Dec 17, 2006

Yesterday I met up with my friend Megan and we took a train trip down to the town of Kamakura, about 30 miles south of Tokyo.  It is famous for a big Buddha and a lot of Shinto shrines.  It is here that I learned an interesting socio-religious fact.

There is a coin here called the 1 yen coin.  It has a value of slightly less than a penny.  There is literally nowhere you can use these.  Machines don't accept them, and when you deal with people it is always a rounded number.  (They don't tack on a sales tax, so almost everything is rounded to 50 or 100 yen.)

I finally discovered what to do with them at Kamakura.  In the front of every Shinto shrine is a little grating that people throw coins in before they pray.  At first I thought this was an offering to the gods, but now I realize it is the only way to get rid of 1 yen coins!

The implications are astounding.  If the majority of Japanese people stopping being Shinto, then the 1 yen coins would begin to amass in such great quantities that they would spill into the streets, causing chaos and anarchy.  Also, the combined weight of so many 1 yen coins would cause the Earth to change its orbit, eventually spinning into the Sun.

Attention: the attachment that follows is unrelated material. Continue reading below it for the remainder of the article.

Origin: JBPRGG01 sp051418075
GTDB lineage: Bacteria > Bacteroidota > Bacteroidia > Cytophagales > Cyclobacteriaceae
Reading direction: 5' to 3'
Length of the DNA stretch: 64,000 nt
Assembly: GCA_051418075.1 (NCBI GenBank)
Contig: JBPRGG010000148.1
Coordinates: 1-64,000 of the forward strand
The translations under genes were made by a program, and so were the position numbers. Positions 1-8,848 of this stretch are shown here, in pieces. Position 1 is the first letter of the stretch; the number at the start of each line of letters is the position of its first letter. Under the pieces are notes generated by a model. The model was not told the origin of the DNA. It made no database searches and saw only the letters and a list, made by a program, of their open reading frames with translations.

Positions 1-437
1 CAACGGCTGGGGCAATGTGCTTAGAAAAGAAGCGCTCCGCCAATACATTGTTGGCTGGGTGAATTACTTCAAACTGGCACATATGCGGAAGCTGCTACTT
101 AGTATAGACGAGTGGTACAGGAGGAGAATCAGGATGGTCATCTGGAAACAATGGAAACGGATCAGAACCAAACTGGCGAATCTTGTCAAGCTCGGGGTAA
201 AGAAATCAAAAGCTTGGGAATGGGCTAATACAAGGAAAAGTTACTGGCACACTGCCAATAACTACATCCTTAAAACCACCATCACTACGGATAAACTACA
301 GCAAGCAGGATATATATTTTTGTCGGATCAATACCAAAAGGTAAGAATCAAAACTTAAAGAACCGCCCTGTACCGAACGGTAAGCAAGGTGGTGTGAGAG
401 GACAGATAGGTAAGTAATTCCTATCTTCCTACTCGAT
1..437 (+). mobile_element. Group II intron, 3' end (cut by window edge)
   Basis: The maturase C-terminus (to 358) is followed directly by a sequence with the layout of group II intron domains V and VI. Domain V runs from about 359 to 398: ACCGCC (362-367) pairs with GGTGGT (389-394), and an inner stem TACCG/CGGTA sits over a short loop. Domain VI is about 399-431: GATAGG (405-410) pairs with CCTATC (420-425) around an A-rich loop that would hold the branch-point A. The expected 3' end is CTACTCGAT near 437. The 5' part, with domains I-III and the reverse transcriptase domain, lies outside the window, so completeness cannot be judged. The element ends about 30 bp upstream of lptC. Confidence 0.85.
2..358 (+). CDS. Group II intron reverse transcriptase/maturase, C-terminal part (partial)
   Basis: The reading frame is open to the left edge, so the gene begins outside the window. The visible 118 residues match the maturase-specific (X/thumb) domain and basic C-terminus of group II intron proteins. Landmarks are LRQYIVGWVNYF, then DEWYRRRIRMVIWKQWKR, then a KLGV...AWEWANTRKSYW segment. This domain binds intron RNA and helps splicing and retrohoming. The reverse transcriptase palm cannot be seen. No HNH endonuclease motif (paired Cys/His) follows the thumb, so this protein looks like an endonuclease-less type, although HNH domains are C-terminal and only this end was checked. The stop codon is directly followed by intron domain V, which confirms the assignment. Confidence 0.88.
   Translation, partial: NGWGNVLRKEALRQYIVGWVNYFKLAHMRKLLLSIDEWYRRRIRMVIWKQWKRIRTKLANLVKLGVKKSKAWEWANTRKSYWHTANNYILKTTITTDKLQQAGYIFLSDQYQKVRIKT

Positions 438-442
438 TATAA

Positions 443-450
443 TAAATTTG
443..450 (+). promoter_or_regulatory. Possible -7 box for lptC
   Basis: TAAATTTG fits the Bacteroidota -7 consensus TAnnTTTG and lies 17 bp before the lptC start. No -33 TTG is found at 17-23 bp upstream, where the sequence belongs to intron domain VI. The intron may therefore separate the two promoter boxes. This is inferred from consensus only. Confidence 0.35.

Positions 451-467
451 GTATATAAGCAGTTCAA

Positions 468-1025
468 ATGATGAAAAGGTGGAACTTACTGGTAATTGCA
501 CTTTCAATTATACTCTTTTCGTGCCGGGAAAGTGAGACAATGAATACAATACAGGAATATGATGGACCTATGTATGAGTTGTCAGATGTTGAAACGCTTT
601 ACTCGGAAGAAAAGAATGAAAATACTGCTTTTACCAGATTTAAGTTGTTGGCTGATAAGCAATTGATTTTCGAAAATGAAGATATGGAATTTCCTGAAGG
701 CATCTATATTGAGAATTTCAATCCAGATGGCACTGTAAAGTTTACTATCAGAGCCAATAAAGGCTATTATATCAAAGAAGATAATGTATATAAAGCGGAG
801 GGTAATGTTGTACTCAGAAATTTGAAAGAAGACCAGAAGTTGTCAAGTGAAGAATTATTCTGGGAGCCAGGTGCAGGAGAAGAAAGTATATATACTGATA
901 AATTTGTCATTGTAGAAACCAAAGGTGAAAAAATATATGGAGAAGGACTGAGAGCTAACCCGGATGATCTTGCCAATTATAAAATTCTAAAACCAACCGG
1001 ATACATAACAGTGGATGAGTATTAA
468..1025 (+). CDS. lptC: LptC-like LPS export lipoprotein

...

Anyway, we saw the big Buddha and the temples, and then went back to the ritzy part of Tokyo for the evening.  I got to meet a bunch of Megan's friends and try out my crappy Japanese on them.  Luckily, every single person asks the same couple of questions, so eventually I will get good at answering them.

Prease to enjoy photos.



A Shinto temple in Kamakura.


A 1 yen coin depository.


Ms. Megan.


The Diabutsu, which literally means "Big-Ass Buddha".


The Japanese know how to party.


Street traffic in Shinjuku.
 


A bit off the main drag.